Reference:Reuters | Updated:25 Aug 2021
Wall Street rallied on Monday, and the Nasdaq reached an all-time closing high, as sentiment was boosted by full approval of a COVID-19 vaccine by the U.S. Food and Drug Administration (FDA) and market participants looked ahead to the Jackson Hole Symposium expected to convene later this week.
All three major U.S. stock indexes ended the session sharply higher, with the S&P 500 in the session's final minutes just failing to hold what would have been a record-high close.
Surging crude prices, driven by expected demand growth, put energy shares out front.
"This has been the script all along," said Peter Cardillo, chief market economist at Spartan Capital Securities in New York. "We make new highs, pull back, and then we're off to the races again."
"That tells me the fundamentals are in place," Cardillo added. "There's worries out there, but it's hard to keep this market down."
The FDA granted full approval to the COVID-19 vaccine developed by Pfizer and BioNTech in a move that could accelerate inoculations in the United States.
"Full approval means that there's most likely going to be more mandates, more companies will mandate that you have to get the vaccine in order to get back to the office," Cardillo said. "I don't think this will get all the doubters vaccinated but this news today will probably drive (the vaccinated rate) closer to 75 percent."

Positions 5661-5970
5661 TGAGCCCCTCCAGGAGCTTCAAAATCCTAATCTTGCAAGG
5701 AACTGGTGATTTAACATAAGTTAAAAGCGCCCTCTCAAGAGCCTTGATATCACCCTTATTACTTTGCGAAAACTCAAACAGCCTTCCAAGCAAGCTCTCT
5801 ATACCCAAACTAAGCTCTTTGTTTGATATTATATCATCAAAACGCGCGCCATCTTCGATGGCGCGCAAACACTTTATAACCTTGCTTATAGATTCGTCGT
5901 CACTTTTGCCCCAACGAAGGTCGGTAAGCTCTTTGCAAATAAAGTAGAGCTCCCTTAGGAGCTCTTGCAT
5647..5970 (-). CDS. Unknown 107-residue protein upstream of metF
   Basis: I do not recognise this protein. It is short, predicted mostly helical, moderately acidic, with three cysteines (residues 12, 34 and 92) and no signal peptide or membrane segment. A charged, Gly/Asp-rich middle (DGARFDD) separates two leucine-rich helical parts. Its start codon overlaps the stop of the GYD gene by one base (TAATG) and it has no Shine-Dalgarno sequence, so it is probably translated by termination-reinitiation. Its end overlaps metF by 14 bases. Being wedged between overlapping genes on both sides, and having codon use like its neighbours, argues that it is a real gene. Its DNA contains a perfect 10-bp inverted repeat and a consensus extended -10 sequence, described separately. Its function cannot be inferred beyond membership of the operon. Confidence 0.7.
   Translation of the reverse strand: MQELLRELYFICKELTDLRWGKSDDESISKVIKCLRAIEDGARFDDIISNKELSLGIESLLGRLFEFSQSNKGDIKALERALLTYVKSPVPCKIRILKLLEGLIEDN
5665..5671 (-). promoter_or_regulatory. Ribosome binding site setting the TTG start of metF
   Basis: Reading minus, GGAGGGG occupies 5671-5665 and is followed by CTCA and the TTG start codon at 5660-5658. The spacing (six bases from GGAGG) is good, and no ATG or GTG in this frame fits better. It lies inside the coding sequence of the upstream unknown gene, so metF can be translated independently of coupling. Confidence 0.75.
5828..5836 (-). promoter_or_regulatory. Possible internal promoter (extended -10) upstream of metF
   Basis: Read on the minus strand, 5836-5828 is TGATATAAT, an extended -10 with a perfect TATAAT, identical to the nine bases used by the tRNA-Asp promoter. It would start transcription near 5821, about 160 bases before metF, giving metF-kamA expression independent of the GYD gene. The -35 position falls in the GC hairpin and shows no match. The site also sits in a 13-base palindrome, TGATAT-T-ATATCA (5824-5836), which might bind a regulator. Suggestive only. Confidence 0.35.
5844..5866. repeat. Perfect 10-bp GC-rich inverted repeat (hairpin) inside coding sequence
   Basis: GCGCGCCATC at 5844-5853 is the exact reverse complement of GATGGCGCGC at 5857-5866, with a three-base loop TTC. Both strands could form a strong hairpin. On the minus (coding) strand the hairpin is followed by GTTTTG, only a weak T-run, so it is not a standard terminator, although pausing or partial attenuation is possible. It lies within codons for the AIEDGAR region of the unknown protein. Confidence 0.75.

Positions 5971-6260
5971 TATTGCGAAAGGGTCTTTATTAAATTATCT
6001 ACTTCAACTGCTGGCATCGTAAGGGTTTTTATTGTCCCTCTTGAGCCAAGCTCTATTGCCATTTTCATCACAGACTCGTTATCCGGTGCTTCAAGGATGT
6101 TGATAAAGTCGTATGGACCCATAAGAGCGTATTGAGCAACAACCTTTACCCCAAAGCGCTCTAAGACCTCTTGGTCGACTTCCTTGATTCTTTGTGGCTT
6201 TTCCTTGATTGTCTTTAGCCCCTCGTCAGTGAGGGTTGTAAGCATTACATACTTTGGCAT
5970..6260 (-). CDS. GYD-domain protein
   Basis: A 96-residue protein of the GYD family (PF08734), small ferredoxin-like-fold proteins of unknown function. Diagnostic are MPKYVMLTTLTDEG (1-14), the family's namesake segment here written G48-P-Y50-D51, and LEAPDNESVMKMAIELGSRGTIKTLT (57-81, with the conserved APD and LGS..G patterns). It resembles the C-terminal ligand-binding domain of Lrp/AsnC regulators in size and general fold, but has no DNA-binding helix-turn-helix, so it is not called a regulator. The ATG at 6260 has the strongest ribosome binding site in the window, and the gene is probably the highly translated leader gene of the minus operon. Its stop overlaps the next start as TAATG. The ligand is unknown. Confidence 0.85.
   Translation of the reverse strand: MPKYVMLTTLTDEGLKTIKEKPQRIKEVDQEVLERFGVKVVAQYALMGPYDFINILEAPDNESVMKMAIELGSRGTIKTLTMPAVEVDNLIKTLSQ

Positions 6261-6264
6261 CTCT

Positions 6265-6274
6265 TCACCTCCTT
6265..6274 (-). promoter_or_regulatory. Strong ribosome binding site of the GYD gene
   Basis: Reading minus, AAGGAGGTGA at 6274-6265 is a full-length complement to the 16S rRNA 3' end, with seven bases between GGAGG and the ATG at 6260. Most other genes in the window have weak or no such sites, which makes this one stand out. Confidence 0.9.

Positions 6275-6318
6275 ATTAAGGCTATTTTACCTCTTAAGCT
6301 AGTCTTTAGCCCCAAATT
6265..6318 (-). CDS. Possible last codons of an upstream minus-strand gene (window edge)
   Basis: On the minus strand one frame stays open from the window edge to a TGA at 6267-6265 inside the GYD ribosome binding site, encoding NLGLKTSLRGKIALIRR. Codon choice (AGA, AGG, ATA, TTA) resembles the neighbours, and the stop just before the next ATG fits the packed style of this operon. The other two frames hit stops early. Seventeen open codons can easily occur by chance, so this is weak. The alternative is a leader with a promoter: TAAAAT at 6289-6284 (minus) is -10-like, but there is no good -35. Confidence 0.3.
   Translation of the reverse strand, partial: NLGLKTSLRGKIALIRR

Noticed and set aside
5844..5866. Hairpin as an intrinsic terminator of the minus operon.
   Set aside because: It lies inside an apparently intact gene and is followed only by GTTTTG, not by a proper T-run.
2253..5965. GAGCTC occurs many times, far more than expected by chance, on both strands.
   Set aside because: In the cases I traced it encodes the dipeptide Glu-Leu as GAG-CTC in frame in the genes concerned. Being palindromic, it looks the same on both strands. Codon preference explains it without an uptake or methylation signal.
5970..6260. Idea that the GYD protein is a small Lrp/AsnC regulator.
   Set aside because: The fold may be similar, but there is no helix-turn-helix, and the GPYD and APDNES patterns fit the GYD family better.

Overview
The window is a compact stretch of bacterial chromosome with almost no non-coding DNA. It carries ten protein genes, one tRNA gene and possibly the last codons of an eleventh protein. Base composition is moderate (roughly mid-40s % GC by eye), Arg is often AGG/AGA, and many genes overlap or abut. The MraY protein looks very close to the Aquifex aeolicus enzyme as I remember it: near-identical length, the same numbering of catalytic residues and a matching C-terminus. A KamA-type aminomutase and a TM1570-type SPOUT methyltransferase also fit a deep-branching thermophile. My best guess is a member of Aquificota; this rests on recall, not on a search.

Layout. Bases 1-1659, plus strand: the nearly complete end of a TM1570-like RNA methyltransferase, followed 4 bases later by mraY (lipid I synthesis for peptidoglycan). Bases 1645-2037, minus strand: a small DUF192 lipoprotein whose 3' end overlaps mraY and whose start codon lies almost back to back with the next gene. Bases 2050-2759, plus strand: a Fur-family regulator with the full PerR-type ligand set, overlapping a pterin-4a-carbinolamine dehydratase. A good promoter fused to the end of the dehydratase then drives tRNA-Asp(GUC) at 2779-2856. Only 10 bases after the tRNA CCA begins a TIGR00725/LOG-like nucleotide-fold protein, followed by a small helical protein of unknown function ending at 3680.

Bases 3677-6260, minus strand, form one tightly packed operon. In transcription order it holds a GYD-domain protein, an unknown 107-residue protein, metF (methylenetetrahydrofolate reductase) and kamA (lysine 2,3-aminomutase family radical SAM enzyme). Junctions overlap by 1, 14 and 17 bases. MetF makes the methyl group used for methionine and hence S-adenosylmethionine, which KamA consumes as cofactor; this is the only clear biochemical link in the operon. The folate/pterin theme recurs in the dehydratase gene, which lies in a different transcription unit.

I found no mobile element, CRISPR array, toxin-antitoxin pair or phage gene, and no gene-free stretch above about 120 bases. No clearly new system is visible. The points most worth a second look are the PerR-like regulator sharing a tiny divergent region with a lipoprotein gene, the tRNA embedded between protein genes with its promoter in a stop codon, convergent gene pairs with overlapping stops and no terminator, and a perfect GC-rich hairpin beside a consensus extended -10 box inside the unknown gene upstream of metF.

Pfizer and U.S.-listed shares of BioNTech advanced 2.5 percent and 9.6 percent, respectively.
Rival Moderna gained 7.5 percent.
Spiking COVID-19 infections caused by the highly contagious Delta variant have fueled concerns over a protracted recovery from the global health crisis.
Data released on Monday painted a "Goldilocks" portrait of an economic recovery headed in the right direction, but not enough to warrant a change in the Federal Reserve's dovish monetary policy, which helped feed investor risk appetite.
Market participants look to the Jackson Hole Symposium, due to convene in Wyoming later this week. The comments of Fed Chairman Jerome Powell will be closely parsed for clues regarding the central bank's policy-tightening timeline.
The Dow Jones Industrial Average rose 215.63 points, or 0.61 percent, to 35,335.71, the S&P 500 gained 37.86 points, or 0.85 percent, to 4,479.53 and the Nasdaq Composite added 227.99 points, or 1.55 percent, to 14,942.65.
Of the 11 major sectors in the S&P 500, seven ended the session green, with energy enjoying its best day in nearly two months.
Exxon Mobil Corp and Chevron Corp gained 4.1 percent and 2.6 percent, respectively.
U.S.-listed shares of Trillium Therapeutics soared 188.8 percent after Pfizer agreed to buy the cancer drug developer in a $2.26 billion deal.
General Motors fell 1.3 percent following its announcement that it would take a $1 billion hit to expand the recall of its Chevrolet Bolt electric vehicles.
Advancing issues outnumbered declining ones on the NYSE by a 2.46-to-1 ratio; on Nasdaq, a 2.81-to-1 ratio favored advancers.
The S&P 500 posted 57 new 52-week highs and 1 new low; the Nasdaq Composite recorded 108 new highs and 54 new lows.
Volume on U.S. exchanges was 8.63 billion shares, compared with the 9.15 billion average over the last 20 trading days.